elderly abuse

June 15, 2015 is National Elder Abuse Awareness Day. Every year, an estimated 5 million older Americans are victims of elder abuse, neglect or exploitation. Studies have suggested that for every case of elder abuse or neglect reported; as many as 23 cases go unreported. Often victims of elder abuse are residents of assisted living facilities or nursing homes, but elder abuse can happen anywhere. The number of abuses is shockingly high, with 1 in 6 elderly women as victims of elder abuse.


​The experienced attorneys at Hupy and Abraham believe that everyone should be treated with dignity, and that those who have been victims of nursing home neglect or abuse deserve recovery for the preventable injuries that they suffered. The first step to understanding elder abuse is recognizing these abuses when they happen, and to actively respond with preventative solutions. To raise awareness for National Elder Abuse Awareness Day, Hupy and Abraham has provided the following information to help inform the public about the details of elder abuse.

Elder abuse in care facilities can come in many forms:

Physical/Sexual Abuse. The nonaccidental use of force against an elderly person is considered physical abuse. Extreme force to a resident can cause pain, and ultimately death, if injuries due to said force are untreated. Physical abuse can also include the inappropriate use of medication to incapacitate a resident. Sexual abuse will typically occur between the caretaker and the resident. Sexual abuse is not restricted to physical touching. Signs may include inadequately explained fractures, bruises, welts, cuts, sores or burns, or unexplained sexually transmitted diseases.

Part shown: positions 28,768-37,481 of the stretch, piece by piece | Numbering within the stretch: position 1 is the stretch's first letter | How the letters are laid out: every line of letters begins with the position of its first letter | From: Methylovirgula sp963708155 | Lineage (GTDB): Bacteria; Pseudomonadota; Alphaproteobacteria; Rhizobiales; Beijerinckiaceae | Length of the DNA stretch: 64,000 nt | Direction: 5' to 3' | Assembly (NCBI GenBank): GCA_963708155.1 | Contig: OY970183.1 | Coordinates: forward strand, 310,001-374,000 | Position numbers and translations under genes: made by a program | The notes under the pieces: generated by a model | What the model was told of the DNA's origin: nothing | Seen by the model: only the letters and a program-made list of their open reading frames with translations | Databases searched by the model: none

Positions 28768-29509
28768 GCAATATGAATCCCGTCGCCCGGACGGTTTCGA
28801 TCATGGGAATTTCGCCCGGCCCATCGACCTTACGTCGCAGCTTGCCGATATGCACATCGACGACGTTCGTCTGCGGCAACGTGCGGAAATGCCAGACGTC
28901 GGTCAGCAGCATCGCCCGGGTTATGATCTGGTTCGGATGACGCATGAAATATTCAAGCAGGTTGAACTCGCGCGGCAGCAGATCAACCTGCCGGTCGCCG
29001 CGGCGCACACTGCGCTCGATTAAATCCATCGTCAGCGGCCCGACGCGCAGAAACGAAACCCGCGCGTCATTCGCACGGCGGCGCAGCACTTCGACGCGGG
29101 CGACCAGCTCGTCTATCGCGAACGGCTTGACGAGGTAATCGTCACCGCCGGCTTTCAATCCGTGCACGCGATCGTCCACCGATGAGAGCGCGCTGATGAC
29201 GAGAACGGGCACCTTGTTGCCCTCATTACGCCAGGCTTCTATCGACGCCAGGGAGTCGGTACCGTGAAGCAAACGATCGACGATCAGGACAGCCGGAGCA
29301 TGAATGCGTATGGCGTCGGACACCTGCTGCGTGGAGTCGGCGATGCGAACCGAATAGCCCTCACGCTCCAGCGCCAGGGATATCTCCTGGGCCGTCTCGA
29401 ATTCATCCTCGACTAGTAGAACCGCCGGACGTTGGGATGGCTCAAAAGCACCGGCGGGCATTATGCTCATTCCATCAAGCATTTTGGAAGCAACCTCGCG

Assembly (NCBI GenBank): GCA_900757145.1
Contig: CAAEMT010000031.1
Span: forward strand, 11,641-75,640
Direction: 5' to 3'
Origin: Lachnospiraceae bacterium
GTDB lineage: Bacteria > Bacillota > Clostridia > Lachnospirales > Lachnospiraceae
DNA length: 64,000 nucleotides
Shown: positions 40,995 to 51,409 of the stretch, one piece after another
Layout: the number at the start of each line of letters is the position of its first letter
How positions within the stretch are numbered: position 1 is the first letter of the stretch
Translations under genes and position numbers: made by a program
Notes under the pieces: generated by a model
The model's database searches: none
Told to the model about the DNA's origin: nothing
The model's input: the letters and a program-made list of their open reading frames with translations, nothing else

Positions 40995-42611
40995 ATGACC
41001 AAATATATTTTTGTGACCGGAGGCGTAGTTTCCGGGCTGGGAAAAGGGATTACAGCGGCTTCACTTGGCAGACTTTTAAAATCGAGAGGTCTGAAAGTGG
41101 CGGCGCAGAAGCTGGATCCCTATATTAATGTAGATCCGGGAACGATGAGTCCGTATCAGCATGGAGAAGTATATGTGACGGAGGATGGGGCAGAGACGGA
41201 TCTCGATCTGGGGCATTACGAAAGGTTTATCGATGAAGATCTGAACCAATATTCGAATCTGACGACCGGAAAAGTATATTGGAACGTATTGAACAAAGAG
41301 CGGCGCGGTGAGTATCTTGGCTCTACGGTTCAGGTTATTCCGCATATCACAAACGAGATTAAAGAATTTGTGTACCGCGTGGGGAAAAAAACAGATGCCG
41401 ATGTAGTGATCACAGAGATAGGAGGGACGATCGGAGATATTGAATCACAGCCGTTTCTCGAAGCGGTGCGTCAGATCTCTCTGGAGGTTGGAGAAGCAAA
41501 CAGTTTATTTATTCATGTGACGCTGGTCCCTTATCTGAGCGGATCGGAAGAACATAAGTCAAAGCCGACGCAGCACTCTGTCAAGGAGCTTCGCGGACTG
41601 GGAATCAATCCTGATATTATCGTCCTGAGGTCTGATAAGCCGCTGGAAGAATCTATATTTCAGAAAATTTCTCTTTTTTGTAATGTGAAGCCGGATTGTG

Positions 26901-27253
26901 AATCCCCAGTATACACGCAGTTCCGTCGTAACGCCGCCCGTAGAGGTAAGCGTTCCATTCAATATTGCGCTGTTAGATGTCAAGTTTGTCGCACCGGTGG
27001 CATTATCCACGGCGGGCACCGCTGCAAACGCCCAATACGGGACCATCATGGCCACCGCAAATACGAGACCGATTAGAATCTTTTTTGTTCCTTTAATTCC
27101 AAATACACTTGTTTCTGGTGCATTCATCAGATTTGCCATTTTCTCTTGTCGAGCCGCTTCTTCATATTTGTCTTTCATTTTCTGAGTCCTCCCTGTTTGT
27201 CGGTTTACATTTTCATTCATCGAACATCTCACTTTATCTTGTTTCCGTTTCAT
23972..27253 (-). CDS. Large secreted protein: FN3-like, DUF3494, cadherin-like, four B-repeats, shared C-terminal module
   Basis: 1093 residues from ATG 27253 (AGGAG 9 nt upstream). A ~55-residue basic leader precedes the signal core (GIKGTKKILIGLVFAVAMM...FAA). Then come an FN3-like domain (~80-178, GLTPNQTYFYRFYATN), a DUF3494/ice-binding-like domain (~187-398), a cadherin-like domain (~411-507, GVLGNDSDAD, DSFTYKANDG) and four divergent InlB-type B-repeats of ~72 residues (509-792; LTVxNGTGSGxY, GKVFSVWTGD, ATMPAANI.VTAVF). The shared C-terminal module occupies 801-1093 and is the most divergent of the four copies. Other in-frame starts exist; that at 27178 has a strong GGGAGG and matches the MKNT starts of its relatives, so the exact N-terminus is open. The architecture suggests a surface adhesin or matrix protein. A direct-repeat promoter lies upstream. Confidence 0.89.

Neglect. Mistreatment of a resident that results in any type of harm can be considered neglect. This usually includes the failure to provide basic needs for the resident. Signs include lack of basic hygiene and medical aids (glasses, walker, teeth, hearing aid and medications,) unsupervised residents with mental disabilities and unsuitable living conditions.

Psychological/Emotional Abuse. The manner in which elderly residents are spoken to while in the care of others can cause a lasting impact. Passive emotional abuse can be unintentional, but the effects are extremely damaging. Signs include unexplained or changed behavior or alertness, or withdrawal from normal activities. A caregiver may also isolate the elder, become verbally aggressive, demeaning, controlling or simply uncompassionate.

Financial Exploitation. One of the more common forms of elder abuse is financial manipulation. Exploitation often comes in the form of a slow depletion of savings via nonexistent fees or charges to the resident for nondelivered services. Signs of healthcare fraud and exploitation can include a failure to provide lack of affordable amenities, the resident “voluntarily” giving uncharacteristically excessive financial reimbursement/gifts or even signed property transfers (power of attorney, new will, etc.) while resident is unable to comprehend its meaning.

Prevent Elder Abuse:

  • Look for the red flags that may suggest elder abuse and neglect.
  • Call or visit an elderly loved one and ask how he or she is doing.
  • Provide a respite break for a caregiver.
  • Contact your local adult protective services or long-term care ombudsman (an official appointed to investigate individuals' complaints against maladministration) to learn how to help at-risk elders and adults with disabilities.


If you have any additional questions about the types of abuse that elders may experience in a nursing home or assisted living facility, or believe your loved one has been the victim of elder abuse or neglect, please call Hupy and Abraham for a free, confidential, no-obligation consultation today, at 800-800-5678.
Jill Erin Wellskopf
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Director of Marketing, Hupy and Abraham